Roadside habitats constitute 2-4% of the land area throughout the monarch’s summer breeding range, yet these areas are mowed and herbicides are applied. Although some states have started to increase the diversity of plantings along roadsides, including milkweeds, these programs are small. Unfortunately, the remaining milkweed habitats ― pastures, hayfields, edges of forests, grasslands, native prairies, and urban areas ― are not sufficient to sustain the large monarch populations seen in the 1990s. Monarchs need our help.
What We Can Do
To offset the loss of milkweeds and nectar sources due to development, use of herbicides, and roadside management practices, we need to create, conserve, and protect milkweed/monarch habitats. Monarchs need resource patches, lots of them! The goal of Monarch Watch over the next three years is the creation of at least 10,000 of these patches, which we are calling “Monarch Waystations.”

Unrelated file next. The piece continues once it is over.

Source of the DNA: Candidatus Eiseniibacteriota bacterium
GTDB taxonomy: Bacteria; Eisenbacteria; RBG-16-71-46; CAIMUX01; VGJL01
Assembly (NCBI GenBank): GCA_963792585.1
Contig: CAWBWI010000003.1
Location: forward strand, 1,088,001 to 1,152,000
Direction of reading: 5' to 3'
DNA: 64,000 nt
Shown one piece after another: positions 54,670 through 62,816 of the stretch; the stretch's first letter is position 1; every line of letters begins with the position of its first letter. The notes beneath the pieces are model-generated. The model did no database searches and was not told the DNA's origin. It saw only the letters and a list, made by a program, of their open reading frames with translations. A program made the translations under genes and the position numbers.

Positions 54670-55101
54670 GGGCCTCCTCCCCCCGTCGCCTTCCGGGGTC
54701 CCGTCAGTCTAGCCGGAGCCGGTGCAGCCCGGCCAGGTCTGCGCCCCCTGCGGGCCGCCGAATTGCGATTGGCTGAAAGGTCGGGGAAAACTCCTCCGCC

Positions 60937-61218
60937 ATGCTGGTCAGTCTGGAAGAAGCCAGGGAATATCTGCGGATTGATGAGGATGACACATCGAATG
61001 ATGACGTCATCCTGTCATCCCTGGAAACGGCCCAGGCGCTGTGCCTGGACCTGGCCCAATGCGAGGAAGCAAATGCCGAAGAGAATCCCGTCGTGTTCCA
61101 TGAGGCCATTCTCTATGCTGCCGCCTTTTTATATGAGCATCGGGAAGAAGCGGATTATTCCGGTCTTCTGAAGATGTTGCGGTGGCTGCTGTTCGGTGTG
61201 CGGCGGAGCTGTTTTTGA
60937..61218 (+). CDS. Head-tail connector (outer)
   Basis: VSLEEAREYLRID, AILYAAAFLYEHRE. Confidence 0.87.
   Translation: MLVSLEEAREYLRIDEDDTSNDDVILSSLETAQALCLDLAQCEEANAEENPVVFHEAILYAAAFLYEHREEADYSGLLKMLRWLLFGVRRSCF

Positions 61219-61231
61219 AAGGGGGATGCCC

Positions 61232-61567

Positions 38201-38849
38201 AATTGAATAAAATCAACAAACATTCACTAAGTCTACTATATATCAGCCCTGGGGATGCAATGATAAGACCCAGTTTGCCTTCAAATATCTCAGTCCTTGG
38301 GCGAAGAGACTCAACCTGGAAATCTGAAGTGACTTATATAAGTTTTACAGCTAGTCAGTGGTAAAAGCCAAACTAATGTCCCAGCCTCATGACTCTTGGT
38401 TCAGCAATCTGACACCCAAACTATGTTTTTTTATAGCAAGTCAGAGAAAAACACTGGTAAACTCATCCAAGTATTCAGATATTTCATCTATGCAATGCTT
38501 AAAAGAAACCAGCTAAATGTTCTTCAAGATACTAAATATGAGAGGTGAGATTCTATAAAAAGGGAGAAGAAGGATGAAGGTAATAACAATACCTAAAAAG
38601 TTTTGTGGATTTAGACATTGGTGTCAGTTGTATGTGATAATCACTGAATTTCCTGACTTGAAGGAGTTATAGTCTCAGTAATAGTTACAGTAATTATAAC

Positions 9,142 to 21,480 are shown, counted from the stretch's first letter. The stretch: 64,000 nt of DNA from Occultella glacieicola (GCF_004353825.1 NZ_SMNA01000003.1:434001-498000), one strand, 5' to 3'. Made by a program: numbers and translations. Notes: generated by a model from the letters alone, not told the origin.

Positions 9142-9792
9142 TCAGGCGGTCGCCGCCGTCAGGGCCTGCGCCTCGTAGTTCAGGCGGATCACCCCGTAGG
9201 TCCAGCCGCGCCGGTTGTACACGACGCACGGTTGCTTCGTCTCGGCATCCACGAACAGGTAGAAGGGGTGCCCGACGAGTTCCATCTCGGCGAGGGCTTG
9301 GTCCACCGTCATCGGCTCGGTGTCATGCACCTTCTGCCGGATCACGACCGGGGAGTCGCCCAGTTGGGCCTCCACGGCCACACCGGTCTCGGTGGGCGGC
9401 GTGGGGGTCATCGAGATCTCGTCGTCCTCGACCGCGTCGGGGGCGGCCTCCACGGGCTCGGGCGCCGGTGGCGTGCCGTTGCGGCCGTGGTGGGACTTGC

We need you to help us and help monarchs by creating Monarch Waystations in home gardens, schools, parks, zoos, nature centers, field margins, along roadsides, and on other unused plots of land. This effort won’t replace the amount of milkweed that has already been lost or even keep pace with the habitat losses each year; however, without a major effort to restore milkweeds to as many locations as possible, the monarch population is certain to decline to extremely low levels.